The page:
Extreme Value-Based Methods for Modeling Elk Yearly Movements

  • Dhanushi A. WijeyakulasuriyaEmail author
  • Ephraim M. Hanks
  • Benjamin A. Shaby
  • Paul C. Cross


Species range shifts and the spread of diseases are both likely to be driven by extreme movements, but are difficult to statistically model due to their rarity. We propose a statistical approach for characterizing movement kernels that incorporate landscape covariates as well as the potential for heavy-tailed distributions. We used a spliced distribution for distance travelled paired with a resource selection function to model movements biased toward preferred habitats. As an example, we used data from 704 annual elk movements around the Greater Yellowstone Ecosystem from 2001 to 2015. Yearly elk movements were both heavy-tailed and biased away from high elevations during the winter months. We then used a simulation to illustrate how these habitat effects may alter the rate of disease spread using our estimated movement kernel relative to a more traditional approach that does not include landscape covariates. Supplementary materials accompanying this paper appear online.


Animal movement Disease spread Resource selection Heavy-tailed MCMC 



We gratefully acknowledge financial support from DOE DE-AC02-05CH11231, USGS G16AC00055, NSF EEID 1414296, NIH GM116927-01, NSF MRI-1626251, NSF DMS-1752280 and NSF DEB-1245373. Computations for this research were performed on the Pennsylvania State University’s Institute for CyberScience Advanced CyberInfrastructure (ICS-ACI). This content is solely the responsibility of the authors and does not necessarily represent the views of the Institute for CyberScience. We thank Montana, Fish, Wildlife and Parks, Idaho Department of Fish and Game, Wyoming Game and Fish Department, Yellowstone and Grand Teton National Parks, US Fish and Wildlife Service, and Wildlife Conservation Society for providing elk location data. Any mention of trade, product or firm names is for descriptive purposes only and does not imply endorsement by the US Government.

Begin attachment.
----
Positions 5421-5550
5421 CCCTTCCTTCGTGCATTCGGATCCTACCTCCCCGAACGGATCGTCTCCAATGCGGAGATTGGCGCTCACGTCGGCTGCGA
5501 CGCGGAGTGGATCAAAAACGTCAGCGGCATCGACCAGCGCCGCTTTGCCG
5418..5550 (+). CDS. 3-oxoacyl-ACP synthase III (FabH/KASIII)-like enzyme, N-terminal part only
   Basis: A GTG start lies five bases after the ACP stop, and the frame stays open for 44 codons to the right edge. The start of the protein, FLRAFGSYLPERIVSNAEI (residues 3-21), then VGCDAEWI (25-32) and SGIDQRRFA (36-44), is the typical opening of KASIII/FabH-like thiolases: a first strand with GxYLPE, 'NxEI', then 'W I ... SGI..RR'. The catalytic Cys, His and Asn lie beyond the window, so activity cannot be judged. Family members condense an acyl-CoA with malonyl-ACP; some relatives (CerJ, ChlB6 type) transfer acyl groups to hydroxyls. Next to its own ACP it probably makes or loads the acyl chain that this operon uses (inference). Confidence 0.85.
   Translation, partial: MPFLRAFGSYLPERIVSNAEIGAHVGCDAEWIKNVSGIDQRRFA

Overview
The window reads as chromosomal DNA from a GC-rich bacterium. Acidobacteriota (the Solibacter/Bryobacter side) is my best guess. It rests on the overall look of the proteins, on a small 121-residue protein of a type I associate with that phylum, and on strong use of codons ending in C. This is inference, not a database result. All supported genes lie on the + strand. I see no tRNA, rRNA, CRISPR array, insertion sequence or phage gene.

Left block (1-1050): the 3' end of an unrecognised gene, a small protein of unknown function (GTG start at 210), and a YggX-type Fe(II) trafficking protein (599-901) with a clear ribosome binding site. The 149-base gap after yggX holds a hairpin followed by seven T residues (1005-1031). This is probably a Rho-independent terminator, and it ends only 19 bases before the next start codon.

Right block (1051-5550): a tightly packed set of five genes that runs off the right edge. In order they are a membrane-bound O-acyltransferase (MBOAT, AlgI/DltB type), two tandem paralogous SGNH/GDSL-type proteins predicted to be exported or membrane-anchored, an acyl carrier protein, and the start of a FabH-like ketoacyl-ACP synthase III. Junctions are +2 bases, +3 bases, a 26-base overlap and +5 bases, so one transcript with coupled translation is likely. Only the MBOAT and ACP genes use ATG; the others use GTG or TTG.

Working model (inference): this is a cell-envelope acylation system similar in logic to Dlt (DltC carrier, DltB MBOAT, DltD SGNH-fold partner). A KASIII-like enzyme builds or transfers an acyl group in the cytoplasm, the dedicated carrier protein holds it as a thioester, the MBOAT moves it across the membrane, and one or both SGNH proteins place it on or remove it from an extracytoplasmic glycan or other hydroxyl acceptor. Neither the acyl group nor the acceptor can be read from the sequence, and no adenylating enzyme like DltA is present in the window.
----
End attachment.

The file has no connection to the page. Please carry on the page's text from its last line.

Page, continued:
Supplementary material

13253_2018_342_MOESM1_ESM.pdf (200 kb)
Supplementary material 1 (pdf 200 KB)


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Copyright information

© International Biometric Society 2018

Authors and Affiliations

  1. 1.Department of StatisticsPennsylvania State UniversityUniversity ParkUSA
  2. 2.Institute for CyberSciencePennsylvania State UniversityUniversity ParkUSA
  3. 3.U.S. Geological SurveyNorthern Rocky Mountain Science CenterBozemanUSA

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